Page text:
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'Southern Press' exhibition dates extended

If you haven't had a chance to see Southern Press: Prints from Brazil, Paraguay and Chile yet at firstsite in Colchester then we've got great news for you!  We have extended the exhibition dates to Sunday 12 February 2012.  We are happy to say that over 16,000 people have visited ESCALA's inaugural exhibition in firstsite and have enjoyed a great selection of works from the Collection. 

The selection, from the ESCALA Collection, focuses on the works of thirteen printmakers, including Oswaldo Goeldi, Lívio Abramo, Antonio Henrique Amaral, Olga Blinder, Nemesio Antúnez and other key practitioners from the 1950s, 60s and 70s. It showcases work from a period when printing enjoyed a prominent position in art education, as well as in national and international exhibition circuits, and when debates about the medium's artistic status, and the uptake of abstraction by printers, were hotly contested. 

Over 17,000 visitors to 'Southern Press'

Over 17,000 people have visited ESCALA's inaugural exhibition Southern Press: Prints from Brazil, Paraguay and Chile since firstsite opened on 25 September 2011. The selection, from the ESCALA Collection, focuses on the works of thirteen printmakers, including Oswaldo Goeldi, Lívio Abramo, Antonio Henrique Amaral, Olga Blinder, Nemesio Antúnez and other key practitioners from the 1950s, 60s and 70s.

The exhibition is produced in collaboration with Meeting Margins a research between the Department of Art History and Theory at the University of Essex, and TrAIN, the Research Centre for Transnational Art, Identity and Nation. Southern Press reflects the project's focus on contact, exchange and collaboration between artists from Latin America and Europe.

New Latin Americanist at the University of Essex

Dr Rebecca Breen, a specialist in contemporary Latin American art, has joined the School of Philosophy and Art History at the University of Essex and is associated with the School's Centre for Curatorial Studies.  Dr Breen started in October 2011 and will continue to develop the research and teaching of art from Latin America at the University as Professor Valerie Fraser retires. 

Rebecca Breen specializes in contemporary art from Latin America and completed her PhD at the University of Cambridge (2011). Her research focuses on the intersections between conceptualist art practice by women artists and testimonio, or testimonial narrative literature from twentieth-century Latin America. She is currently interested in a testimonial art practice for the present day and for a global context. Rebecca further holds an MPhil from the University of Cambridge (2003), for which she wrote a dissertation on the visual work of Frida Kahlo. Rebecca has previously lectured at the University of Limerick, Éire, from which university she also received her primary degree (2002).

Professor Valerie Fraser retires

Professor Valerie Fraser, from the School of Philosophy and Art History (SPAH), has retired after 32 years at the University of Essex. Professor Fraser specialises in the art and architecture ofLatin America and Spain with particular emphasis on the early colonial period and the twentieth and twenty-first centuries. In retirement she will continue to be a visiting fellow of SPAH and Chair of ESCALA, of which she was co-Director from 1993 to 2010. We look forward to continuing to work with Professor Fraser and thank her for her inspiration and tireless support of ESCALA over the last two decades.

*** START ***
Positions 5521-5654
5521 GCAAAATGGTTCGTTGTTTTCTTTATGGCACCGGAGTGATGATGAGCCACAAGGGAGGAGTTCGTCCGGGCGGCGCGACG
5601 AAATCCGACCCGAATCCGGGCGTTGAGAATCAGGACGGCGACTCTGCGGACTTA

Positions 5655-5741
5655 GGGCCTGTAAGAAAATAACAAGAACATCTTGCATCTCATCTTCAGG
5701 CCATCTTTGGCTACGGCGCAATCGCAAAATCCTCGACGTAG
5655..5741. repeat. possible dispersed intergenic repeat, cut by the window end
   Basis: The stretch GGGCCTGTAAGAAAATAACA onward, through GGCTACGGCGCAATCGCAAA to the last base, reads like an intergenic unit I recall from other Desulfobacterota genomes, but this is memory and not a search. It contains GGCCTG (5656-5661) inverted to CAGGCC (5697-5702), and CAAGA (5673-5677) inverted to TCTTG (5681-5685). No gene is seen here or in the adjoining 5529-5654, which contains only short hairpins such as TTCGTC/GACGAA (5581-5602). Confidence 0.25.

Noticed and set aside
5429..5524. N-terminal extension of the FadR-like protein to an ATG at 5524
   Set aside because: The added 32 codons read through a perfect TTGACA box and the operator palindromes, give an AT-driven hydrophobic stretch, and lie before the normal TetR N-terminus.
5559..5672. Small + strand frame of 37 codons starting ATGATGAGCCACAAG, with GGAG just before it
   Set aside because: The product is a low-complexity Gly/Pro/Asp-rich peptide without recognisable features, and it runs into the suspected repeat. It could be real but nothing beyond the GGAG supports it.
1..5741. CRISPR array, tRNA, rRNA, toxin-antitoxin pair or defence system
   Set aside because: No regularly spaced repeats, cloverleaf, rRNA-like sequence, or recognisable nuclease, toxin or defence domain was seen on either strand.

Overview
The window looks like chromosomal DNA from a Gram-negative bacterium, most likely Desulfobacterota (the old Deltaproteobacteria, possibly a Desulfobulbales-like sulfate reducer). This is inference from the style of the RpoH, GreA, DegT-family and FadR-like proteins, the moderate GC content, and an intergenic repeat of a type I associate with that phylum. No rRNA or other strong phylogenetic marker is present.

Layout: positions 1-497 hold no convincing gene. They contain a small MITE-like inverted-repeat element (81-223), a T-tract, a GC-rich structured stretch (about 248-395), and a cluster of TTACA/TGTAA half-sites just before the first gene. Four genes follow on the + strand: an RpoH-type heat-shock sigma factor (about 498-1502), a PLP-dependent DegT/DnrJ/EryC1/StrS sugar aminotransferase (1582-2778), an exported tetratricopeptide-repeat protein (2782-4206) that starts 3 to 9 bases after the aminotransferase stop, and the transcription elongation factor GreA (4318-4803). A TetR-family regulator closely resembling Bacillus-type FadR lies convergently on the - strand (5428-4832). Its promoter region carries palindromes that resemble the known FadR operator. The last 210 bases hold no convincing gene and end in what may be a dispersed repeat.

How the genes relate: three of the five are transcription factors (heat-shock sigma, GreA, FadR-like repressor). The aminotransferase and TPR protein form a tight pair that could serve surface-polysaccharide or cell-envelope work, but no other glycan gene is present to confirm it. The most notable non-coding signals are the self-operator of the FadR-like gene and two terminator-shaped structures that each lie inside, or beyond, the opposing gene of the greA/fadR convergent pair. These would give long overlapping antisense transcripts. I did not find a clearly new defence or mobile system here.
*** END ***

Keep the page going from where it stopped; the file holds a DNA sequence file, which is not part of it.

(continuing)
ESCALA at PINTA 2012

The Essex Collection of Art from Latin America (ESCALA) is delighted to be involved again this year in Pinta, the Modern and Contemporary Latin American Art show, when it comes to London for the third time.

This year we have been invited again to participate in the Pinta Museums Acquisition Programme alongside the Centre Georges Pompidou, Middlesbrough Institute of Modern Art (MIMA) and Tate Modern.

We are also working in association with England & Co. Gallery to organize a performance and talks to complement the gallery’s display of works and archival material relating to Latin American art in London and Europe in the 1960s and 1970s.

The performance, on Saturday 9 June, will be by aruma (Sandra De Berduccy), an emerging artist from Bolivia whose work we recently acquired for Unravelling Threads, our current exhibition at firstsite (until 17 June 2012). The performance has also been supported by the Bolivian Embassy in London.

England & Co. Gallery’s display will include contemporary works by aruma and historical works and documentary material on Cecilia Vicuña, Lygia Clark, Mira Schendel and U.S. artist John Dugger. Dugger’s original ‘Chile Vencerá’ banner, which was hung in Trafalgar Square in 1974, will be installed at Earl’s Court and he and aruma will both be ‘in conversation’ on Saturday 9 as part of a talks programme that begins on Friday 8.

Pinta provides a unique opportunity to engage with art and artists from Latin America and we are very pleased to support the show through the exchange of knowledge and ideas.

Stekelman work on loan to the Frankendael Foundation

ESCALA has lent Juan Carlos Stekelman's Mujer saludando to the exhibition Juan Carlos Stekelman: Early Works (1965-1975) at the Frankendael Foundation in Amsterdam. It is the first exhibition of the Argentinian artist Juan Carlos Stekelman in the Netherlands. The exhibition has been curated by collectors Stuart and John Evans, who also donated the Stekelman to ESCALA, and will show works by the artist from their private collection.

The exhibition runs until 30 September 2012.